There is a small, independent bookshop in New York dedicated to the Art of Travel. It is there that I've spent many happy hours looking through new and used books and maps- some treasures and some highly disposable.
One of the favorite places I've ever visited is Rome, Italy. And this book by H. V. Morton which is shamefully out of print, is positively the finest I've read on this forever changing, "eternal" city.
I'd never heard of Morton, but soon learned that in 1957, when this volume was published, he was "the most widely read living travel author." And now, according to research I've done online, every single one of his books is out of print. And he wrote quite a few: "A Stranger In Spain," "In Search Of London," "In The Steps Of St. Paul," et. al. Morton's method is simple and works perfectly: first a short history of Rome, then a diary-like collection of his thoughts and impressions. There are also several, wonderful photographs including a charming, color one of The Vatican's Swiss Guard---one man "at attention;" the other looking as if he had better things to do. Everything in the book is well-researched and very interestingly written, yet his description of the politics and history of The Vatican is especially fascinating, as is his description of Julius Caesar's final days. But the book is not all history. Not at all. We also read about the author's trip to an open market, Hadrian's Villa, and I particularly liked the passage about Rome in the rain, since when I was there, it rained every single day for twenty days. This is a book of fact that reads like a fine novel.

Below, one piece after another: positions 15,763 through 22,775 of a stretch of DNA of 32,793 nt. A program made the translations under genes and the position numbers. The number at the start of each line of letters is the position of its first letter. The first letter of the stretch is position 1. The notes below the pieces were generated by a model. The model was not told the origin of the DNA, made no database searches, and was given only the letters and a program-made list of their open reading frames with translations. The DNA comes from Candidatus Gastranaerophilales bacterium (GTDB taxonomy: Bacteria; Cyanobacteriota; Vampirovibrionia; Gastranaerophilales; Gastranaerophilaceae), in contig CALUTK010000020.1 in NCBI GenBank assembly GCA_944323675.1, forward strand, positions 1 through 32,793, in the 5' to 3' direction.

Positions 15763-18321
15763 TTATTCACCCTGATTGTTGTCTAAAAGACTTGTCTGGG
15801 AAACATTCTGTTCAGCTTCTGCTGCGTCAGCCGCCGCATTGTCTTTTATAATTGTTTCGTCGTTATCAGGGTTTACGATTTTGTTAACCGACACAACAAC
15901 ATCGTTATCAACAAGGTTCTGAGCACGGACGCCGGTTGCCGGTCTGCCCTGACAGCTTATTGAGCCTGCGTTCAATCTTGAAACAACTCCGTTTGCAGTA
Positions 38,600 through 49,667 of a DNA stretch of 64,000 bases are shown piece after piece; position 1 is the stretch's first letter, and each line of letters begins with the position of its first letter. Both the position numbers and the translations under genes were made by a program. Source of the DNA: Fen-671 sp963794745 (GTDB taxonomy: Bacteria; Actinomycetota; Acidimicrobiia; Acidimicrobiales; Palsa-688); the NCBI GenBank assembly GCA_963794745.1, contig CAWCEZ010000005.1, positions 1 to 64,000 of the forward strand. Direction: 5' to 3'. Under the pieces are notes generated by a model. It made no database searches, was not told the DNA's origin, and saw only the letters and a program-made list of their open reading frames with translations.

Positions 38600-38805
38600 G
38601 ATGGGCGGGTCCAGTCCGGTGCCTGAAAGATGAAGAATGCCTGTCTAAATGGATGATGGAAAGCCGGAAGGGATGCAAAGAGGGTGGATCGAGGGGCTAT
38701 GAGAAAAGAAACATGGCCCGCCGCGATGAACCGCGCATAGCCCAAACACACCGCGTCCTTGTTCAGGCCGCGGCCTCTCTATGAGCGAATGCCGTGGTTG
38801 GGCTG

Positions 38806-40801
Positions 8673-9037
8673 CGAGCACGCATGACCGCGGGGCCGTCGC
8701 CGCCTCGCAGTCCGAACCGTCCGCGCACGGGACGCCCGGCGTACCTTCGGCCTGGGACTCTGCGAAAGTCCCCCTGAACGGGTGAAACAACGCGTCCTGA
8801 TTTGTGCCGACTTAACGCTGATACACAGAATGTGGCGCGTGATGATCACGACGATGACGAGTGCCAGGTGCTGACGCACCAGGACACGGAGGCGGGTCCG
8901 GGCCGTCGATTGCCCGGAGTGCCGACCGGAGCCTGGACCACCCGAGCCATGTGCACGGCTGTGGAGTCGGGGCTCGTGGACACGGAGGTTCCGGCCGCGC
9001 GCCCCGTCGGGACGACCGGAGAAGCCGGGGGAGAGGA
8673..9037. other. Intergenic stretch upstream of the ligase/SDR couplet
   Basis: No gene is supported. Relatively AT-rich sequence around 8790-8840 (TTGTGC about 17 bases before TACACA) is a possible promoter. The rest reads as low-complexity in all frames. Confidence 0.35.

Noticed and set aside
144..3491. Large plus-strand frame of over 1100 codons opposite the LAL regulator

It is an absolute crime that Morton's books cannot be more easily purchased both for travellers and for people whose hobby is reading about travel. HIGHLY RECOMMENDED.